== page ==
Fitch downgrades Japan credit rating two notches
TOKYO - Agence France-PresseFitch cut Japan’s credit rating by two notches yesterday, citing the country’s massive public debt, as Tokyo struggles to set the world’s third-largest economy back on a growth track.
The international agency downgraded its long-term foreign currency rating to ‘A+’ from ‘AA’, with a negative outlook, saying it reflected “growing risks for Japan’s sovereign credit profile as a result of high and rising public debt ratios.” Japan has an eye-watering national debt that amounts to more than twice its gross domestic product, the highest among industrialised nations, a problem that would usually mean paying a high premium to borrow funds.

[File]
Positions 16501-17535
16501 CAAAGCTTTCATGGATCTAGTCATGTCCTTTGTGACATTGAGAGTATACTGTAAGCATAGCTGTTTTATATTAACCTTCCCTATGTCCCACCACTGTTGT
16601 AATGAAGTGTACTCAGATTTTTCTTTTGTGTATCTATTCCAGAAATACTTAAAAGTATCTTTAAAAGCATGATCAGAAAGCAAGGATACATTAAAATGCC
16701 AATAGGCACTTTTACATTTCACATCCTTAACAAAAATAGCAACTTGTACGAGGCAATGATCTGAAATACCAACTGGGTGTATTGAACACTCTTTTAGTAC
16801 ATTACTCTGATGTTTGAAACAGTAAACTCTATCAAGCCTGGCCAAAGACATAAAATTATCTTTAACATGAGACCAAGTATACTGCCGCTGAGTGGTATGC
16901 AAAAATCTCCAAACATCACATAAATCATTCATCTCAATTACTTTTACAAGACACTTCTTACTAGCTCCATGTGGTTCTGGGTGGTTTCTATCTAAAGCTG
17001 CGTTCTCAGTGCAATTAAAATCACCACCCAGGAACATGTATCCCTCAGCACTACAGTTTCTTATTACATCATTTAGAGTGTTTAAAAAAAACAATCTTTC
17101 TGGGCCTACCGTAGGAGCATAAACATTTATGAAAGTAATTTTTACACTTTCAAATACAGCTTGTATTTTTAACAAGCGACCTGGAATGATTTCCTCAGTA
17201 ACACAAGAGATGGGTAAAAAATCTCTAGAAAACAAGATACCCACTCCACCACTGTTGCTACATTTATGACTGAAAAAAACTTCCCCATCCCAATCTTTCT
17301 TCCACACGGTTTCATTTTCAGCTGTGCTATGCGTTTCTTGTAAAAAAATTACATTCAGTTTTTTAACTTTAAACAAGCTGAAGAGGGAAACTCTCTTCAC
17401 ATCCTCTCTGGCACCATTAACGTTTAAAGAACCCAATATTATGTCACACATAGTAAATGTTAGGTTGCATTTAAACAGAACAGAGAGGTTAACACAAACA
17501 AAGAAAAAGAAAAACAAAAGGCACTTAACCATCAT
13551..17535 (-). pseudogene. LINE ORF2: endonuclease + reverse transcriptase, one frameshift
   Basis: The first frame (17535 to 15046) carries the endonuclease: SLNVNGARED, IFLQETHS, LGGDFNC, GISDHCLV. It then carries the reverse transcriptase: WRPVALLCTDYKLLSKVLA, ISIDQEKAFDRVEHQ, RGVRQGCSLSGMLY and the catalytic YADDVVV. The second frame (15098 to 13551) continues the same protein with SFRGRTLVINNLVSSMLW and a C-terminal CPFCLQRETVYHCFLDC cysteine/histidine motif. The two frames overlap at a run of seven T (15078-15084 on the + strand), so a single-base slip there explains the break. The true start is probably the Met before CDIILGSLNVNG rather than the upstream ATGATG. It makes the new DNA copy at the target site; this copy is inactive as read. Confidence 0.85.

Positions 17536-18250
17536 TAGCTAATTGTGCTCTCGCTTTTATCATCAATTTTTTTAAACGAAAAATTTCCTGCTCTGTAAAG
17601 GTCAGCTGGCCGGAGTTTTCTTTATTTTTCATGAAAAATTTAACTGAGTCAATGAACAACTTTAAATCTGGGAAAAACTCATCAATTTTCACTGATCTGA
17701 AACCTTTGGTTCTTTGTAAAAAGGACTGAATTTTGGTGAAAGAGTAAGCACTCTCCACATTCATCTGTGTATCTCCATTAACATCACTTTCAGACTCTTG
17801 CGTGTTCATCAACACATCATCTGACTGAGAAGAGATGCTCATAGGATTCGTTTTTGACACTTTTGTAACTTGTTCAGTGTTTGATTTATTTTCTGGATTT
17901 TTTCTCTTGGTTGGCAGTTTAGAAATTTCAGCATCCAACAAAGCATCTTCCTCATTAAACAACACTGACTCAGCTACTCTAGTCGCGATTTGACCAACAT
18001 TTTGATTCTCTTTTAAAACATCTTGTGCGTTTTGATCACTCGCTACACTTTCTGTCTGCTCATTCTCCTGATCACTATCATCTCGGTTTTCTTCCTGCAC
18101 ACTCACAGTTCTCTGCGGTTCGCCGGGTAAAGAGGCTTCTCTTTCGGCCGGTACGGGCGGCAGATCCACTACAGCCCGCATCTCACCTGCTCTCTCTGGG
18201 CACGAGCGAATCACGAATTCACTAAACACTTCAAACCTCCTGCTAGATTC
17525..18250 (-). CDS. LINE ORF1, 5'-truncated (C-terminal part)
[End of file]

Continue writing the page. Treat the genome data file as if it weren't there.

But its bonds are mostly held by domestic, long-term investors, meaning Japan pays low interest rates on its debt and is less vulnerable to howls of criticism from foreign buyers over the nation’s fiscal management -- a fate that has befallen Greece.
However, Fitch said the nation’s debt load is projected to hit 239 percent of output by the end of the year, “by far the highest for any Fitch-rated sovereign” debt.